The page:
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Reaction to Autumn Statement

Commenting on the Autumn Statement Mike O’Brien said,

 “The central fact confirmed in the Autumn Statement is that working people in North Warwickshire and Bedworth are on average over £1,600 a year worse off since David Cameron came to office.  Prices have risen faster than wages for 40 of the last 41 months. But despite this, the Conservatives have chosen to give people earning over £150,000 a huge tax cut, whilst imposing the bedroom tax on low income families to pay for it"

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“This will be the first government in two hundred years to have left office with people poorer than when they came in. So far most local families feel no recovery at all. Government figures reveal that real wages will have fallen by 5.8% by May 2015. After three years of flat lining the cost-of-living crisis is set to continue with prices forecast to rise faster than wages until 2015. 

 

Mike set out Labour’s policy,

 

“Labour’s long-term plan to tackle the cost-of-living crisis is to expand apprenticeships; cut business rates for small firms; make work pay by expanding free childcare for working parents; provide a compulsory jobs guarantee for young people and the long-term unemployed and we plan to freeze gas and electricity bills while we make long-term changes to the energy market.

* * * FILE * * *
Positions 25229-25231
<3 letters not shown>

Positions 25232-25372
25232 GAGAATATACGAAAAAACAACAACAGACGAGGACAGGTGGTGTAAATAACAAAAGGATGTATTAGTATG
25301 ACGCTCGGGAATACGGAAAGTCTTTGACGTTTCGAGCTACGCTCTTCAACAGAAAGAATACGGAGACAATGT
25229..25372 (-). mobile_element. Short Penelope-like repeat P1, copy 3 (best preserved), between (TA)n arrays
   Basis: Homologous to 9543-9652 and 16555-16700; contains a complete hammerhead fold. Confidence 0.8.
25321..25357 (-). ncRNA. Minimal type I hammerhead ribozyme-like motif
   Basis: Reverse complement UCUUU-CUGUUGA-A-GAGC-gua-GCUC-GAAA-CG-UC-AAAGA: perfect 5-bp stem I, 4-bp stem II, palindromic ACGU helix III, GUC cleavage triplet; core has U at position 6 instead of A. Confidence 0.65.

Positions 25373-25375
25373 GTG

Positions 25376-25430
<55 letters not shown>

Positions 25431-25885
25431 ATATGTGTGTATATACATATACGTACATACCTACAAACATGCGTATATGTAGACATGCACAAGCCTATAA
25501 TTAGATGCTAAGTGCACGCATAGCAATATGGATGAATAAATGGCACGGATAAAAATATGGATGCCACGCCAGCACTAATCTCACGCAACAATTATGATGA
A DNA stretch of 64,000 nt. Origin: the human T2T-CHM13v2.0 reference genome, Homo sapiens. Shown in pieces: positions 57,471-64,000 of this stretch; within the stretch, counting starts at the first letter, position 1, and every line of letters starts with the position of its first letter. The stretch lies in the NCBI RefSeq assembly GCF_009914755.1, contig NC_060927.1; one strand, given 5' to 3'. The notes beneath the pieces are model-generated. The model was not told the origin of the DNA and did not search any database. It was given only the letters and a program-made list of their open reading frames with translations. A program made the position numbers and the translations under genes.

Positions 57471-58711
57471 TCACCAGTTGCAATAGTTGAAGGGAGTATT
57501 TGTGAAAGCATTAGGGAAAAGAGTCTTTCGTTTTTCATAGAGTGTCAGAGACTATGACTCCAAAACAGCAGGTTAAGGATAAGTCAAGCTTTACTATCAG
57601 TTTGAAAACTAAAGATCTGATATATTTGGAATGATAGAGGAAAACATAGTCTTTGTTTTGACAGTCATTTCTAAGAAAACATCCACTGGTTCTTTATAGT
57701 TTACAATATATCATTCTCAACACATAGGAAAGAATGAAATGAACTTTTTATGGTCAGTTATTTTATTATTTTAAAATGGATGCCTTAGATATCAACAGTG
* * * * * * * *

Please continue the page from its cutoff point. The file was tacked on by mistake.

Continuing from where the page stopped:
“By contrast the latest energy proposals from government will still see energy bills rising this winter in North Warwickshire and Bedworth and it lets the energy companies off the hook.  Even with these changes to levies, energy bills are still rising and the average household will still be paying £70 more for their energy than last winter."

 

Mike also highlighted concerns about borrowing.  He said,

 

“This Government were elected promising to “balance the books” by 2015, but ended up borrowing more in 3 years than Labour did in 13 years. Borrowing will be £79bn that year and over this Parliament borrowing is forecast to be £198bn more than promised in 2010.  National debt as a percentage of GDP is not now forecast to start falling until 2016/17, breaking one of the Government’s own fiscal rules. First they said they would balance by 2015, then 2017, now its 2019.

 “On Fuel duty, the Chancellor was right not to increase it, but of course his VAT rise added 3p to the price of a litre of petrol.”

 

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